I recently supported a client through a pivotal senior people and culture appointment. It reminded me about the stark challenges, stresses and strains of people working on the front line in charities.

Working in the charity sector is demanding. It requires enormous amounts of resilience as you navigate work that can be distressing, emotional and, at times, traumatic.

It’s no secret that employee well-being in our post-pandemic world is suffering. More and more, we see charities struggling to meet increasing needs with fewer resources.

Hybrid working has brought many benefits. But equally, we can see a decrease in connection and an increase in loneliness. Working remotely can increase stress and anxiety, having negative impacts on mental health.

These factors, plus so many more, are disrupting the ability of charities to deliver outcomes for their beneficiaries.

How does well-being fit in?

As the environment becomes more challenging, leaders need to place well-being at the heart of their people and culture agenda. The executive and board must support each other and their staff and volunteers to foster greater workforce well-being.

There is no “one size fits all” approach, but putting your people at the heart of your efforts is a good start. Centring your people aids retention, eases stress, reduces burnout, and attracts potential employees.

Prioritising employee recognition and ensuring regular check-ins is your first step.

The benefits of gratitude are emotional, physical and social.

Gratitude fosters positivity, which encourages people to feel more helpful, generous and compassionate.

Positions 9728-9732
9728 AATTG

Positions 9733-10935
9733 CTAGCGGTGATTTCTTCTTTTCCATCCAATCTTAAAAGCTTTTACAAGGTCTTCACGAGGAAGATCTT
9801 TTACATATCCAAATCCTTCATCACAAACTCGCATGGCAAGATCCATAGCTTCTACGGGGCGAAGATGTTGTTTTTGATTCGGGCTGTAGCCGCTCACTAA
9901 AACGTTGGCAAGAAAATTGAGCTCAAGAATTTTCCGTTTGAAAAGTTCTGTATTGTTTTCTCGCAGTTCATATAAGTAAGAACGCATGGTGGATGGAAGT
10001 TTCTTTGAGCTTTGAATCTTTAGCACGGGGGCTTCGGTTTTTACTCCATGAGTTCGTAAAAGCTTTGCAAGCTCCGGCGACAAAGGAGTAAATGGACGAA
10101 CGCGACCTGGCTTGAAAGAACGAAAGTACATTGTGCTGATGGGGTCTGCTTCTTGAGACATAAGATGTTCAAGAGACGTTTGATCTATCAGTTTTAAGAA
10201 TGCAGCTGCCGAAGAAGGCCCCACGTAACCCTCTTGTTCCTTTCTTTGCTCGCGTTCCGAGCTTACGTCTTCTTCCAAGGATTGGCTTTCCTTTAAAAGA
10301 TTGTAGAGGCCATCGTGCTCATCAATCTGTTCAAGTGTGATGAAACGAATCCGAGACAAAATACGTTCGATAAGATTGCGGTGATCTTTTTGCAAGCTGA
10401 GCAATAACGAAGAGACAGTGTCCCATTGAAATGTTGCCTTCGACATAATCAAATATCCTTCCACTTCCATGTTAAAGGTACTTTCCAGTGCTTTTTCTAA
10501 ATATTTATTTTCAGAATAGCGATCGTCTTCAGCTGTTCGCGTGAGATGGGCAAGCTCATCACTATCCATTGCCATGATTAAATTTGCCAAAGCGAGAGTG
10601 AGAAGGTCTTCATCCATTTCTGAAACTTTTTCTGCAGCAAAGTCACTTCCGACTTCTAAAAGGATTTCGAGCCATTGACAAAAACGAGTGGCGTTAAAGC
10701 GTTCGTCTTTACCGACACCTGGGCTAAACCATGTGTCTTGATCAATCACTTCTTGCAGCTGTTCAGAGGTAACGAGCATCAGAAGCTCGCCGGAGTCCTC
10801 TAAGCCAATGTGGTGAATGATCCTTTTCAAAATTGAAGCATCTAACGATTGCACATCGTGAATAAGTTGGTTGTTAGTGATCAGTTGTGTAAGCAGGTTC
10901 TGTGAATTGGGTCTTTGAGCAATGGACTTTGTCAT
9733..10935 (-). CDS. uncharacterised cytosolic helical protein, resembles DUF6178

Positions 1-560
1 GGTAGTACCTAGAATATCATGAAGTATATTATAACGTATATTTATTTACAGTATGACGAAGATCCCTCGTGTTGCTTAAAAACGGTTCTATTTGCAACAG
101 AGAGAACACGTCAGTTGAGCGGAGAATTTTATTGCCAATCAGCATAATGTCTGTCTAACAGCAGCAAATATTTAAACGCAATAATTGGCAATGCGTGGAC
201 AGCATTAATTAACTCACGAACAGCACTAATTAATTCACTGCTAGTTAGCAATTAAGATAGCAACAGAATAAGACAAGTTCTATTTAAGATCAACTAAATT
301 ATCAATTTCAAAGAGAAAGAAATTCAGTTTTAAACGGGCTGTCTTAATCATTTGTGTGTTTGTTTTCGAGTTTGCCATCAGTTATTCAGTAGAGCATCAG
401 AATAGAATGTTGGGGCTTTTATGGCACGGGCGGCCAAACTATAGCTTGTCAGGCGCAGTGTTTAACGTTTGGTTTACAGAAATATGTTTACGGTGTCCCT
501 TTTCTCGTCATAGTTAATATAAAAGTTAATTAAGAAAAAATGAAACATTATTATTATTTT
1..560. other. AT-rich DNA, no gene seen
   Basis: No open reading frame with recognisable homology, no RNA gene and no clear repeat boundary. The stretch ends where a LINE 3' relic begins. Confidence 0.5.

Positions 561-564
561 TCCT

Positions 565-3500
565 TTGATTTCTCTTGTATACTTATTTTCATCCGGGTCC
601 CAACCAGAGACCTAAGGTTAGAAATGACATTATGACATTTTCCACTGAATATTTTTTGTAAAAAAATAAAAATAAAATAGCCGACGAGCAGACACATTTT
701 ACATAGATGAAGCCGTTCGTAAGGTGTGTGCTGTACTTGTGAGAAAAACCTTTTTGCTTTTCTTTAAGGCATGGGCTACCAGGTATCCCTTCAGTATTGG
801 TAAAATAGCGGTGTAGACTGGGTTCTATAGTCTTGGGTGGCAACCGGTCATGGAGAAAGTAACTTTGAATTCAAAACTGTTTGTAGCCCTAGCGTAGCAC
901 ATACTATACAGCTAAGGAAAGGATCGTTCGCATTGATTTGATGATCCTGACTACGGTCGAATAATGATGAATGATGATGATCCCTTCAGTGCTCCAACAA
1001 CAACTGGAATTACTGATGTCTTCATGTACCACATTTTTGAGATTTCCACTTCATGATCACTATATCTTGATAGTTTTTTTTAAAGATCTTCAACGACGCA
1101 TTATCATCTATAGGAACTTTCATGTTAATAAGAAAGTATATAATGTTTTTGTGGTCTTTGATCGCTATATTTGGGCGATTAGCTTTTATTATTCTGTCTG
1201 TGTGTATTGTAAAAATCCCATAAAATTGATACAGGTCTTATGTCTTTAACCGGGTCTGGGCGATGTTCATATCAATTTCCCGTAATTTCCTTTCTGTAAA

A recent study has shown that thanking employees for their recent work leads to increased trust in their leadership team.  Further, it states that recognised employees will go on to recognise others. As recognition increases, so do retention rates.

Being both the giver and recipient of appreciation has huge benefits. This ‘recognition ripple effect’ makes us feel good, appreciated and valued.

Check-in before they check out.

Weekly check-ins can reduce disengagement by up to 5 times.

Clear, consistent communication is more critical since we’ve seen a shift in where and how work gets done.

Regular check-ins help develop connections and keep us focused. Discussing progress, priorities and feedback is integral in achieving organisational and personal goals.

There are, of course, many other elements to well-being support, including mental health first aiders, employee assistance programmes and encouraging social interaction. But the importance of recognition and acknowledgement is absolutely fundamental. And leaders need to champion this.

A culture of recognition is one of the most effective tools in improving engagement, productivity, retention and most importantly, coping with increasing workload and stress.

Leaders who embed recognition into their culture, provide it in an authentic, personalised and equitable way, and role model this approach will see the benefits in boosting employee well-being and helping people feel capable, motivated and valued.


Philippa Fabry is the Director of our Not for Profit Practice. She has been recruiting transformational leaders to third sector organisations for over 17 years, which has focused on arts and culture, social justice, start up, social enterprises and social care. To learn more about recruiting leaders who create a culture of well-being and recognition, you can email Philippa or connect with her on Linkedin.